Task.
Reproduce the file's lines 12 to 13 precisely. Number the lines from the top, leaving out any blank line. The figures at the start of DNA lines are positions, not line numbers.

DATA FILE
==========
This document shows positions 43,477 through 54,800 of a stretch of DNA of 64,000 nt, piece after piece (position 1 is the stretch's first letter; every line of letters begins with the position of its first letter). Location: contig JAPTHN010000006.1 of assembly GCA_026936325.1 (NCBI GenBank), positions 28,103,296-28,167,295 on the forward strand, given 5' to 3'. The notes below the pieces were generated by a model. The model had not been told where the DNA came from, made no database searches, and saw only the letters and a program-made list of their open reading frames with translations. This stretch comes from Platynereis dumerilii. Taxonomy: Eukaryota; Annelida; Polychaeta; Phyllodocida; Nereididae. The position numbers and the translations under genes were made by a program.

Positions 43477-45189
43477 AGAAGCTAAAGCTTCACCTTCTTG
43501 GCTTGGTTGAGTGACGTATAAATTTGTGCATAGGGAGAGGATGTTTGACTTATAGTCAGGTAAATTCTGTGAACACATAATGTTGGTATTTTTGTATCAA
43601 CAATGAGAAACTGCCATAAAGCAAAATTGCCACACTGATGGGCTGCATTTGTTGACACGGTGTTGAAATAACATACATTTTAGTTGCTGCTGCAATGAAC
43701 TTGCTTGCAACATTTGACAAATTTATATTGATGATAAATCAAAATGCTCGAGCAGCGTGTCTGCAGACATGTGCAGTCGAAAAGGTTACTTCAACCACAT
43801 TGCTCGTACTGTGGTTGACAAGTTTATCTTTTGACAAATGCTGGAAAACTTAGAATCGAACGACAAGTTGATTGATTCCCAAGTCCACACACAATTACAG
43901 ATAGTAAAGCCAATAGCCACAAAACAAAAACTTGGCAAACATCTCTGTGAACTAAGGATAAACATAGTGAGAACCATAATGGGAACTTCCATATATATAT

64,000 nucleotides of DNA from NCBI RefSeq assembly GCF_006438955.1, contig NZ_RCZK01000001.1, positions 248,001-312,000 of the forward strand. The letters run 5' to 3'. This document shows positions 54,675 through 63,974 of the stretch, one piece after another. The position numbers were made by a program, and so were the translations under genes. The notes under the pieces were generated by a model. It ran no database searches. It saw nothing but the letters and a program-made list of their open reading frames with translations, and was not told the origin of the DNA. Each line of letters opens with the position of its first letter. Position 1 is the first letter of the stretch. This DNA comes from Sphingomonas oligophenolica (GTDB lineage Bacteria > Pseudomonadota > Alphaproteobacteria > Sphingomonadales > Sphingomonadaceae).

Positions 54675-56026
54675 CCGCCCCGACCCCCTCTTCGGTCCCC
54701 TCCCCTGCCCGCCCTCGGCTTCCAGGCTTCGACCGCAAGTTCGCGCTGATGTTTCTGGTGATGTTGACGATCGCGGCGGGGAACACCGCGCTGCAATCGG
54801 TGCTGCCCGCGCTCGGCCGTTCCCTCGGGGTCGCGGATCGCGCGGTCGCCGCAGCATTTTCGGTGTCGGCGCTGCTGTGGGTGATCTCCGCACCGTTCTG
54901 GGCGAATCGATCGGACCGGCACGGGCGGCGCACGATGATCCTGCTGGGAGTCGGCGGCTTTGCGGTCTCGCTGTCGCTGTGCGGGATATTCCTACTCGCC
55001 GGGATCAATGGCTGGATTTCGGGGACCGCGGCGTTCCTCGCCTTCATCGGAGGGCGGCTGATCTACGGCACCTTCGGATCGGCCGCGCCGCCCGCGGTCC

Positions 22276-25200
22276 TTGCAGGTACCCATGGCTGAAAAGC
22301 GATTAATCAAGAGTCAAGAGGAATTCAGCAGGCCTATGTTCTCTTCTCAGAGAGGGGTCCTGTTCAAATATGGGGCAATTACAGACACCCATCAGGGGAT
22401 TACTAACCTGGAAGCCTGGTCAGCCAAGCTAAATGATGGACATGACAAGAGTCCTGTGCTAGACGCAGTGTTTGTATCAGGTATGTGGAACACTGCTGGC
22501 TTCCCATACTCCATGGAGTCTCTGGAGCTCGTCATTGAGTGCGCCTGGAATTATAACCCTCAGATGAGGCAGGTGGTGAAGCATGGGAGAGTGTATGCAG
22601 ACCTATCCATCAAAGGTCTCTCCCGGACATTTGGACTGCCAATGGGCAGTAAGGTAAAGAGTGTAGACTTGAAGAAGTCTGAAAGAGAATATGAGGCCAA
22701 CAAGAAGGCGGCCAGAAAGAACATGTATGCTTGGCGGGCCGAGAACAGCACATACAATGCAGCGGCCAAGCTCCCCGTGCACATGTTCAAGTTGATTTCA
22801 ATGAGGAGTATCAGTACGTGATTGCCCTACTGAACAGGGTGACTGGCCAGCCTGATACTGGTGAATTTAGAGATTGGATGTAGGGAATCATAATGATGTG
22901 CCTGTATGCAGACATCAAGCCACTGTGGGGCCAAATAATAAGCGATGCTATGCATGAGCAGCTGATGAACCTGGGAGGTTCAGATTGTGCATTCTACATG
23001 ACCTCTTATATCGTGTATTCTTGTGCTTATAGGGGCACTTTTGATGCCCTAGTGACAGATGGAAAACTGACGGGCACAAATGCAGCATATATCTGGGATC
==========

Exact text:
54701 TCCCCTGCCCGCCCTCGGCTTCCAGGCTTCGACCGCAAGTTCGCGCTGATGTTTCTGGTGATGTTGACGATCGCGGCGGGGAACACCGCGCTGCAATCGG
54801 TGCTGCCCGCGCTCGGCCGTTCCCTCGGGGTCGCGGATCGCGCGGTCGCCGCAGCATTTTCGGTGTCGGCGCTGCTGTGGGTGATCTCCGCACCGTTCTG